The company uses Microsoft’s Azure cloud to host many of its systems, including RMLD-Remote Emissions Monitoring. Heath is piloting the sensor-based technology that enables it to monitor for leaks 24/7. The firm is almost ready to introduce its Leak Survey Analytic, also based in Azure, which harbors the data from thousands of surveys. “Every detail over time is captured and made available at a click so we can analyze the quality of the survey, the completeness of the survey and provide some of the risk factors that feed into some of these pipeline risk models,” Tuttle comments.

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It’s also important from a digital transformation perspective to collect data on the performance of our technicians” - Vice President of Operations for the Service unit, Heath Consultants, Ken Cowher

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Heath has also partnered with Novara Geosolutions, the asset management products and services company. “We’re working with them to develop a field application for our leak survey technicians to use. It will integrate with customer facility mapping and track breadcrumb indications of the leak surveyor and the path that they take over the pipeline. It will include indications that we find, abnormal operating conditions – anything that would be a reportable situation from the survey – and feed that information back to the customer whilst connecting with our billing system,” explains Tuttle.

As well as addressing technology transformation within its operations, Heath Consultants is also becoming very aware of sustainability issues in its industry. “The industry is really going through a major transition with emission reduction – it grew up doing the surveys from a safety standpoint, assessing the potential hazards of gas leaks in homes and buildings. Heath grew up with the paramount mission to find the dangerous leaks, help utilities and mitigate them by repairing the pipe. Now with the concerns over climate change, methane is one of the gasses that is of most concern – this gas can leak from any point along the chain. We’re trying to reduce that,” says Tuttle.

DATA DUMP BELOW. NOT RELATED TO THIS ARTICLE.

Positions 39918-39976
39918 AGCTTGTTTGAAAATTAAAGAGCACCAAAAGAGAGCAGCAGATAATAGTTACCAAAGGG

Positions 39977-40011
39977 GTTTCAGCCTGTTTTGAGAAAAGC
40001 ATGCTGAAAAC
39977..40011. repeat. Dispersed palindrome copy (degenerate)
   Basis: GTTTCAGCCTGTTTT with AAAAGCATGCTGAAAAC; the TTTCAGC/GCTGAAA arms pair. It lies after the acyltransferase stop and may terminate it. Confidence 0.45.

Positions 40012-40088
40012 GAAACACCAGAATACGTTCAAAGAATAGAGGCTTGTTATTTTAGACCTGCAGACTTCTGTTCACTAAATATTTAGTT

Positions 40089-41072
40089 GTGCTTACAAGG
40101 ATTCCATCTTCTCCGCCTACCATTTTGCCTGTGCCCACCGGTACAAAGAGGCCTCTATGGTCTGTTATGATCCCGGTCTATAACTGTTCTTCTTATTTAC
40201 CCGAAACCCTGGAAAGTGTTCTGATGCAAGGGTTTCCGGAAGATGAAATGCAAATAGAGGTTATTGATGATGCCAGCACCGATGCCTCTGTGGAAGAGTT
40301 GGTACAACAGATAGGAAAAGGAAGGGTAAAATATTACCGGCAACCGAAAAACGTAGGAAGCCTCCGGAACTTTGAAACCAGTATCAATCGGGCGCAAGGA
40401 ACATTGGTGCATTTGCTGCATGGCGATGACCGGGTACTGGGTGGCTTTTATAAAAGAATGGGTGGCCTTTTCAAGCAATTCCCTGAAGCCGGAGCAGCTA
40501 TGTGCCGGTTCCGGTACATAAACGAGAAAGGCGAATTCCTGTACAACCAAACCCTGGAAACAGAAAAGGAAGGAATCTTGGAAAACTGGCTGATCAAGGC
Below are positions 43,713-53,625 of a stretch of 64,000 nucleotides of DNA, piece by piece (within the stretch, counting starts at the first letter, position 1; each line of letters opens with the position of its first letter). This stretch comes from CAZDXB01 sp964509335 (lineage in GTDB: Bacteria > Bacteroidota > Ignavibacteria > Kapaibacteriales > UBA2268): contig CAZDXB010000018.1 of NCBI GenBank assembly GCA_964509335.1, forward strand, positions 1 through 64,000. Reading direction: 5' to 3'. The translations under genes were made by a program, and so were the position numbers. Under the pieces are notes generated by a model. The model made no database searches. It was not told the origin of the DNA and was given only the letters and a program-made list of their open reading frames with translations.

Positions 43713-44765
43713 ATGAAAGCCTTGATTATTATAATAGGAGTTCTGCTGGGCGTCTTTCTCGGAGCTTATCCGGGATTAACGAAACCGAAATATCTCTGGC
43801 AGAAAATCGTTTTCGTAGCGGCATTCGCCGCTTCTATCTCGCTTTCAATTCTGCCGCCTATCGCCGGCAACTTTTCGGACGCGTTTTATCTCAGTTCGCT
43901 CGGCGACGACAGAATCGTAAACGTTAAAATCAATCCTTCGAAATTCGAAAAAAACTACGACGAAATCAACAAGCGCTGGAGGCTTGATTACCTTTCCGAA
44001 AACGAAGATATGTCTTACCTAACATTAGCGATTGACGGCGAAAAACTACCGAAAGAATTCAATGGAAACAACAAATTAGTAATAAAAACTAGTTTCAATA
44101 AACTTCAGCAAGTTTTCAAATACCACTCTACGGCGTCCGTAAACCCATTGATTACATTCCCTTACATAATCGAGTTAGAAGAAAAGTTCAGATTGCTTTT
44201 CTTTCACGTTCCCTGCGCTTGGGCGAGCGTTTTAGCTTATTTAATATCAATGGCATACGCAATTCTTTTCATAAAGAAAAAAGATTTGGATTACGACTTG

Working from the well pad up, the company goes through various processes in moving and producing the gas which emits the most greenhouse gases. “The well head, the well and the tank battery which the oil is stored in are all prone to emitting the gasses that come along with the oil. There’s quite a bit of focus, activity and research on gas detection and we are participating in that emerging technology,” Tuttle says.

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With Heath focusing on its digital transformation journey, the firm sees itself at the centre of a digital future. “Our company’s operations will us more fix sensor technologies and more autonomous type activities. We’ll be exploring a lot of that with vehicles and UAVs, with autonomy providing safety inspections of these safety grids within these smart cities,” says Paul.